Kurt-Russel-Herb-BrooksWelcome to another installment of our weekly column, “Too Embarrassed to Ask,” where we’ll examine a hot topic from the world of recruiting that parents and student-athletes may want to know more about, but may shy away from asking because it is considered assumed knowledge.

Think of this column like a cheat sheet for those instances it is no longer acceptable to ask a question, say, having met someone three times but still not knowing their name.

This week’s issue: College coaches.

The question: Do college coaches speak with each other off the field?

The short answer: Yaaas.

The actual answer: This may come as a shock, but college coaches are people, too (we will pause briefly to let that sink in). They attend clinics together, may have coached together previously and may have come up playing together.

While they are competitive in-season, it’s more likely than not that college coaches know each other, and further, are friendly and speak when not competing with each other.

Long story short, there are strong relationships among coaches, and they will speak with each other about anything from the weather to a potential recruit that may be a great fit at a different school.

The movie quote that explains current understanding: “Viktor.”
-Herb Brooks, Miracle

What the quote says in our context: In this very brief exchange on the streets of Lake Placid, Herb Brooks acknowledges a stoic Viktor Tikhonov, the coach of the dominant Soviet team, a day before they were knocked off by a group of rabble-rousing college kids from the good old US of A.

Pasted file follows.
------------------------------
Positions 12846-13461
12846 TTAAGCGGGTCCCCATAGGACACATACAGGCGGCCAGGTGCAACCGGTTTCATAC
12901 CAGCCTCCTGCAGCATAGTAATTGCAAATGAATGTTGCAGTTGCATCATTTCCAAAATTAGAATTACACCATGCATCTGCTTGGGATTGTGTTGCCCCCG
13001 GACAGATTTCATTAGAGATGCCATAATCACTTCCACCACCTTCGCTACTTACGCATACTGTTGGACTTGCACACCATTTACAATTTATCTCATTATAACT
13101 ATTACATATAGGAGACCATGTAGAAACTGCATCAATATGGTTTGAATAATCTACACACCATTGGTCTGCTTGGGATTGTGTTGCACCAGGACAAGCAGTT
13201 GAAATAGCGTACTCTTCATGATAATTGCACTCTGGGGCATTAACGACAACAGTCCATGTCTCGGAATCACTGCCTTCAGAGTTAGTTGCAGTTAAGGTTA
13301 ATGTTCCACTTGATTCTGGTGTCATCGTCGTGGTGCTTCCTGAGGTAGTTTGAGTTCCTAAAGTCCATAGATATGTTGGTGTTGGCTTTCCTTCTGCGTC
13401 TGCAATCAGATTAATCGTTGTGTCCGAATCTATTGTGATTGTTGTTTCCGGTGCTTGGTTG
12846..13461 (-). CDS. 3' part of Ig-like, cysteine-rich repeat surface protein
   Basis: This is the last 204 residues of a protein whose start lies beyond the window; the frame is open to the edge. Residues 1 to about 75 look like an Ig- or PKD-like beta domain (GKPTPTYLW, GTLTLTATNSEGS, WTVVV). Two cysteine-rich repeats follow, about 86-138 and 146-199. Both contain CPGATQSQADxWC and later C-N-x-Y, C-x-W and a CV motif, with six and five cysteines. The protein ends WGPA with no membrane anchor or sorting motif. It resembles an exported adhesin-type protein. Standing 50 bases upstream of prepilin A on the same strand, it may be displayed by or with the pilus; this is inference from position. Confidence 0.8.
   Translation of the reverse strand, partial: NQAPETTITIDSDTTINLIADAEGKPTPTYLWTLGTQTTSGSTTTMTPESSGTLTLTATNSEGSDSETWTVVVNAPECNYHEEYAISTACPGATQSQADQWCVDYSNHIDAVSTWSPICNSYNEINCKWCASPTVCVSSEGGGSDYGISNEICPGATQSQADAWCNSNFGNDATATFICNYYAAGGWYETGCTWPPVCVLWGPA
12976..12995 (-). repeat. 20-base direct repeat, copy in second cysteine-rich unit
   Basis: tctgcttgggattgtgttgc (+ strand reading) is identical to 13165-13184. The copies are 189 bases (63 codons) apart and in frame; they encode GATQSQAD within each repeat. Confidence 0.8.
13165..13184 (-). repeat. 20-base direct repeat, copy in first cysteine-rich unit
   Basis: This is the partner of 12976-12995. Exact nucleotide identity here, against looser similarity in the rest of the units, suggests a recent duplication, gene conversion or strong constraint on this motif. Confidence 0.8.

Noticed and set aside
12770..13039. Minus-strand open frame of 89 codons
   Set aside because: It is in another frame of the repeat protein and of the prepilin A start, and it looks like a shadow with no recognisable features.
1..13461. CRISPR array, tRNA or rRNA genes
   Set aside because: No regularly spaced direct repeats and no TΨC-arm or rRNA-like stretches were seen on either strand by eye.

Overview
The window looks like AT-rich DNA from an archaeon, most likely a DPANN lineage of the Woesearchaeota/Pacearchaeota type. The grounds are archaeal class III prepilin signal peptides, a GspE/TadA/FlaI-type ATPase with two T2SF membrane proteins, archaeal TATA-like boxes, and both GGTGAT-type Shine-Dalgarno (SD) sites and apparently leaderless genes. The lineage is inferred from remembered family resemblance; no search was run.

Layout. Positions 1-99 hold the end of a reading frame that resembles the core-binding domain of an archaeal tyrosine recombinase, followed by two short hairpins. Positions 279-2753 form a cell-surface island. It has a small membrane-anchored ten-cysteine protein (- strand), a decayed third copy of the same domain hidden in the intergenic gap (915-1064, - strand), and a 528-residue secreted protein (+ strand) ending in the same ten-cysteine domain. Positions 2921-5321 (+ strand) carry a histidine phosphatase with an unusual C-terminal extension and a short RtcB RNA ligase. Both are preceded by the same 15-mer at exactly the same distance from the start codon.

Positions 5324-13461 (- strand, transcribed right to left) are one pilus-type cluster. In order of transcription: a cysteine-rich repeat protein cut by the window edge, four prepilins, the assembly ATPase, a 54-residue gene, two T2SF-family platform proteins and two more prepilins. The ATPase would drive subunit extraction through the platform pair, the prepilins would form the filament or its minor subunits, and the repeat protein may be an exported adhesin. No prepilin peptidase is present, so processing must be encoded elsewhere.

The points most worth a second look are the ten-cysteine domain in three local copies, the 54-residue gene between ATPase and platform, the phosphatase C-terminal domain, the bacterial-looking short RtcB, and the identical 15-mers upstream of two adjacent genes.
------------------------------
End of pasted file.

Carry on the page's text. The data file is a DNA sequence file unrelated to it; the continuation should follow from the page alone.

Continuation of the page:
While obvious enemies on the ice and via Cold War, the mutual respect was palpable (as seen by a polite nod of the head, and 0 words – potentially because he doesn’t speak English). OK, I’m not going to explain the context any further. If you don’t know the Miracle on Ice story, I can’t help you.

However, this scene is helpful for us: Even two coaches who have literally every reason to not be friends acknowledged each other on the street before a medal-round Olympic game.

So, remember that while all coaches may not be best friends off the field, there is often (at the very least) a mutual experience and more often, open lines of communication.

Our Advice: The coaching community is a tight-knit group. While coaches on the field are rivals, they are very friendly off of it, and are in constant communication.

As such, it is important that you treat each interaction with a college coach as a chance to make an impression. Be polite, display your passion and most importantly, treat that coach with respect.

If you are in contact with a school that no longer fits your plans, remember to be thankful and up-front about your intentions.

Again, coaches speak often – and they may recommend you to another school if for one reason or another you are not a fit for their program.

Don’t gain a negative reputation!